Friday, November 15, 2013

Life Informs Art

It will be one month since I was tossed from a horse and suffered a pretty awful concussion. The first two weeks were all about sleep and acute symptoms. Those weeks were frustrating, but I could wrap my brain around them because I understood that if I still had acute symptoms, I was still recovering. At this point, my symptoms have shifted toward subtle clues that I am not firing on all cylinders, and that if I push myself beyond a certain limit, I will pay for it later.

As the days pass, and I feel better and better, it gets harder to remember that my brain is still recovering. I still need a lot of sleep, and reading and writing tires my brain out faster than just about anything else.

I've had to adapt to reading and writing in very short bursts. I'm up to about an hour at a time if I'm rested. I wrote a piece for the Atlantic over the past couple of weeks, in stops and starts. It was inspired by an article I read in Harvard Magazine, but clearly, my psyche was yelling at me the entire time I wrote. I will be in Washington, D.C., next week on a couple of speaking engagements, and until then, it's time to remember how to practice the lost skill of patience.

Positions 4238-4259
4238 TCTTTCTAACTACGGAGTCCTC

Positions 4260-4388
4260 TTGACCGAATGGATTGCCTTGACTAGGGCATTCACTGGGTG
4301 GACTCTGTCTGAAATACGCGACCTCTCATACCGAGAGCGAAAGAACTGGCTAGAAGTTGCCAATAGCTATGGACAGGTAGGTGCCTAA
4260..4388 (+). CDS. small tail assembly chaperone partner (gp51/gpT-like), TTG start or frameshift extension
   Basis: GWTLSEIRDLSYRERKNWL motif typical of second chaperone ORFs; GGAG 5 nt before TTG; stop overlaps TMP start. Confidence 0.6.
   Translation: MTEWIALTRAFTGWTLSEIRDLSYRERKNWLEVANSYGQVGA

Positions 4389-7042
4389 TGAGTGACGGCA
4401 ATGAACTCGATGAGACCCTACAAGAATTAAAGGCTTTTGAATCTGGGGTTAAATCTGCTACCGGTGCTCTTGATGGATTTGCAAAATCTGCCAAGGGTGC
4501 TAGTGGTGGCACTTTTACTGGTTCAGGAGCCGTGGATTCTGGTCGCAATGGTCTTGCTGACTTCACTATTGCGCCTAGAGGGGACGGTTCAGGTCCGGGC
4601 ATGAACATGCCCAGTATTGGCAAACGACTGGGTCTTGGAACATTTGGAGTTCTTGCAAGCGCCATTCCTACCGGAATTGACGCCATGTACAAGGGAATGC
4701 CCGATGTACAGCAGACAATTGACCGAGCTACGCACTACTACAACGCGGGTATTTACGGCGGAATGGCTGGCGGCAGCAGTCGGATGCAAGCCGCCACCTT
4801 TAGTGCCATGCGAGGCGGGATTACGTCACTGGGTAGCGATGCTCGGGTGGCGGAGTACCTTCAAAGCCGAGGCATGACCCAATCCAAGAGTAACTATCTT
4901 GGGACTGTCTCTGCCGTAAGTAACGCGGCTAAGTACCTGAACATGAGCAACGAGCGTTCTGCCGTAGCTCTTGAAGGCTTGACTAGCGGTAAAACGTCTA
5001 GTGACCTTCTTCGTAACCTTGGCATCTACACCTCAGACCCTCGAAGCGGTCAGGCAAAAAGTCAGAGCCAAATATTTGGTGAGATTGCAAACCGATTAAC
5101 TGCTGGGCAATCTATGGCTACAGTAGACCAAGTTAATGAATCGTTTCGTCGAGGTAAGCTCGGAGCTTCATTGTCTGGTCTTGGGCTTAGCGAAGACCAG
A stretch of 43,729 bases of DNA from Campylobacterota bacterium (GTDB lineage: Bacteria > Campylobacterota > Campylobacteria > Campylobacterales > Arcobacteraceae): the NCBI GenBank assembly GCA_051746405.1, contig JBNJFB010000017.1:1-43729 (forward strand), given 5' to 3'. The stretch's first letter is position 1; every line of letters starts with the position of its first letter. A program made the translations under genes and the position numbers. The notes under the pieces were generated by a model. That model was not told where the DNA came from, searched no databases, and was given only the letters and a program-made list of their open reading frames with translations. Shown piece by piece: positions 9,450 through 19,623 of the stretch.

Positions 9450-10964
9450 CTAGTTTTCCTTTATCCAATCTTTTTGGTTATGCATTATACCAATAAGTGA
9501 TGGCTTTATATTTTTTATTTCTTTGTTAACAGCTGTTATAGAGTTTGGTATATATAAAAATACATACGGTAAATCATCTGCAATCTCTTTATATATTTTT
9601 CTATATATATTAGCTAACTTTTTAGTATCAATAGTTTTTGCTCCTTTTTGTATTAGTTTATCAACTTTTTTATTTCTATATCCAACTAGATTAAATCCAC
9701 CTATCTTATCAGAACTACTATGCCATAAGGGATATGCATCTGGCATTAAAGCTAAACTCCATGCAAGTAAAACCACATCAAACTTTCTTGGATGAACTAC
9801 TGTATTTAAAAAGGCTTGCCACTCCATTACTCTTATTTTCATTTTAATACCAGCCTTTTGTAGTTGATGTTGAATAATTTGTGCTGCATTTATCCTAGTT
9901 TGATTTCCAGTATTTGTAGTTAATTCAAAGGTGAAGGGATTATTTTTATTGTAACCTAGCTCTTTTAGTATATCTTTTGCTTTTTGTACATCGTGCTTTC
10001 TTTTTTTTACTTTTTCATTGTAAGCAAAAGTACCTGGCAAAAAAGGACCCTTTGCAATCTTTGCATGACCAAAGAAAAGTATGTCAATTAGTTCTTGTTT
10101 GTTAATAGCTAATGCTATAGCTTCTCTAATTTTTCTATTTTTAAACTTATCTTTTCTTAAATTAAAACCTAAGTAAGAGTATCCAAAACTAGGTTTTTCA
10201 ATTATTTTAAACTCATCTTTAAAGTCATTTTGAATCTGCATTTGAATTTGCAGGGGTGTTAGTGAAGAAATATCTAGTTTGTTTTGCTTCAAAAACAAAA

1. Jessica, I heard your comments on THE TAKEAWAY. I taught 43 years at Hockaday, a100-year-old girls' school in Dallas. In our Middle School, as well as in our Lower School and Upper School, the students wrote in a variety of genres--essay, memoir, fiction, nonfiction, and poetry. We found that learning to write for an audience other than the teacher strengthened our students' skills. The girls appreciated reading and writing in different genres. We were, however, fortunate to have motivated girls eager to learn.